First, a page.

Iran Seeks Access to Its $100 Billion Via U.S. Financial System

  • Not getting benefits of nuclear deal: Iran central bank chief
  • European banks remain wary of dealing with Tehran's banks

Seif on Iran's Access to U.S. Financial System

Three months after a nuclear deal was implemented between Iran and western powers, the Islamic Republic has been unable to tap about $100 billion held abroad and is seeking access to the U.S. financial system to help pay its bills, Central Bank Governor Valiollah Seif said.

While Iranian deposits held abroad are supposed to be accessible, Seif said Friday that European banks are worried about running afoul of U.S. regulations. He wants the U.S. Treasury’s Office of Foreign Assets Control to issue guidelines encouraging European banks to be more receptive to Iran. Seif met Treasury Secretary Jack Lew Thursday on the sidelines of the IMF-World Bank meetings in Washington to discuss his concerns.

So far, Iran has gotten “almost nothing” from the accord, which was implemented on Jan. 16, Seif said in an interview with Bloomberg Television. “One of the needs that we definitely have goes back to converting currencies to pay our suppliers. It requires having access to the U.S. financial system.”

Seeking Investment

The nuclear accord, reached after nearly a decade of international sanctions, raised hopes in Iran of a wave of foreign investment and economic prosperity following years of negative or low growth, a weakening currency, and isolation from global markets. Airline companies including Airbus Group SE and Boeing Co. moved to help the country replace its aging fleet, yet many firms remained wary as U.S. sanctions put in place in the 1990s remained in effect.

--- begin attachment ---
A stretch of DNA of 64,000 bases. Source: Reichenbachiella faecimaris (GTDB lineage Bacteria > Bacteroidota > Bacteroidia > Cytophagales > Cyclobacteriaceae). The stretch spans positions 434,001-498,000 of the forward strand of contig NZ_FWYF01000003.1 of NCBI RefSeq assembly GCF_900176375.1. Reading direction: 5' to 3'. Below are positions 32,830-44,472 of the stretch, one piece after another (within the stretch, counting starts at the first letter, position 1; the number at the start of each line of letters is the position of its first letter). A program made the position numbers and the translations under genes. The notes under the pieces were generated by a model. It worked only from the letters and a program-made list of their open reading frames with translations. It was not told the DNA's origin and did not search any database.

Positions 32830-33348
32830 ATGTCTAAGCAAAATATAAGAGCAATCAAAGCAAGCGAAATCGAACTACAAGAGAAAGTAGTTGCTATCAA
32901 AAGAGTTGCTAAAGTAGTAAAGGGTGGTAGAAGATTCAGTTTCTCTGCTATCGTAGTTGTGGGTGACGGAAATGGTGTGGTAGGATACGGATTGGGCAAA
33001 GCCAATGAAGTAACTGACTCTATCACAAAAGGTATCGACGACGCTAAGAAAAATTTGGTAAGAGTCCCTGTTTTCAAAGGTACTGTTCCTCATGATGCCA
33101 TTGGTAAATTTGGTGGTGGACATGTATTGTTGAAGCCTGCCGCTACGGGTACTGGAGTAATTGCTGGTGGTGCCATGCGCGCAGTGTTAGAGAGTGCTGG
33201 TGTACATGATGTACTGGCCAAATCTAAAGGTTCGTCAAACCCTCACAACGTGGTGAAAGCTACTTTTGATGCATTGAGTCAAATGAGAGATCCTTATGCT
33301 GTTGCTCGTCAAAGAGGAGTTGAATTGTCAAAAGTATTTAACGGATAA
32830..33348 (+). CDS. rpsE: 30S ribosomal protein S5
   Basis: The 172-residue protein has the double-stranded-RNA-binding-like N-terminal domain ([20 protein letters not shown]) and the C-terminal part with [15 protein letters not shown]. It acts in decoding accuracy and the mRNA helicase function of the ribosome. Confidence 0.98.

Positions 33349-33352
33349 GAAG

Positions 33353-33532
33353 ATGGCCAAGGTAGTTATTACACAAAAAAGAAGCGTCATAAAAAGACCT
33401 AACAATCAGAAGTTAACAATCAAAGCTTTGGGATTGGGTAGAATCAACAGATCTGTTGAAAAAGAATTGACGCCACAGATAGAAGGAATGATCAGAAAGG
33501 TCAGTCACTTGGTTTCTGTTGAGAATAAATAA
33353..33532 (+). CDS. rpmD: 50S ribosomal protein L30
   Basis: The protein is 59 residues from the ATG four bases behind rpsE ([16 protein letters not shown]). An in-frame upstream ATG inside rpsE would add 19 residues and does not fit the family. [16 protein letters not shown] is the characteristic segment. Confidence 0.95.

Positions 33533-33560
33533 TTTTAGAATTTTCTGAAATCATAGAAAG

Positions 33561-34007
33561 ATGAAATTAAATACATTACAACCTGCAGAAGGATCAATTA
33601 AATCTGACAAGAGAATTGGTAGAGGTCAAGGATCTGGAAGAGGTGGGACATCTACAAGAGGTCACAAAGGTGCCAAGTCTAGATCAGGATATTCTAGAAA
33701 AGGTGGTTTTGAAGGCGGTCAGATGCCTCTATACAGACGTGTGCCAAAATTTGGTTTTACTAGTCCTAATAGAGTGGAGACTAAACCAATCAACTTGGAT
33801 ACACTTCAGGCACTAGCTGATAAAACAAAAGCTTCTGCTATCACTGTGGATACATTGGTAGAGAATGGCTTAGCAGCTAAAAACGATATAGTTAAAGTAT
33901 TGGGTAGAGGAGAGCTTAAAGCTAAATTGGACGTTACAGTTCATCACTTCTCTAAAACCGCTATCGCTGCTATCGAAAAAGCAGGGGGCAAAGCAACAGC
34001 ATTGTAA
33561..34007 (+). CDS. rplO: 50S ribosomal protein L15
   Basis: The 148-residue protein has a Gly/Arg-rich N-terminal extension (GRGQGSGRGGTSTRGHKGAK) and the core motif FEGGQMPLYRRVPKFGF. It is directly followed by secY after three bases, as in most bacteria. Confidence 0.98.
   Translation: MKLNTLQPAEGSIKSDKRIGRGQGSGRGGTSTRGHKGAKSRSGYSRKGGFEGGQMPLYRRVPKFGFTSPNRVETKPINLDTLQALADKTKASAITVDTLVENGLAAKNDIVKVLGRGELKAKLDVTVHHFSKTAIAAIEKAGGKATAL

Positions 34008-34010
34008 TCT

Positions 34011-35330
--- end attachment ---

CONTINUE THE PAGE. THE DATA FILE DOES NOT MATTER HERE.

Many European banks were fined for dealing with Iran when the country was under sanctions and signed settlement agreements not to deal with Tehran for a number of years. France bank BNP Paribas agreed to pay $8.9 billion in July 2014 for violating U.S. sanctions against Sudan, Cuba and Iran. Germany’s Commerzbank AG agreed to pay $1.45 billion for moving funds through the U.S. financial system for Sudan and Iran. Seif wants OFAC to rescind those agreements.

“There is no reason for those obligations to continue,” Seif said. “OFAC should release the banks.”

Obama administration officials have repeatedly said they aren’t blocking access to Iran’s overseas deposits. Earlier this week, Adam Szubin, Treasury’s acting undersecretary for terrorism and financial intelligence, said he’d seen signs that non-U.S. banks weren’t aware of “the scope of U.S. sanctions with regard to Iranian funds that were formerly restrained.”

Szubin, however, also said that the U.S. won’t provide Iran with access to the U.S. financial system. There would be no restoration, he said, of “U-turn’’ authorization, where transactions priced in U.S. dollars are cleared through a U.S. financial institution even though the money doesn’t stay in the U.S. bank.

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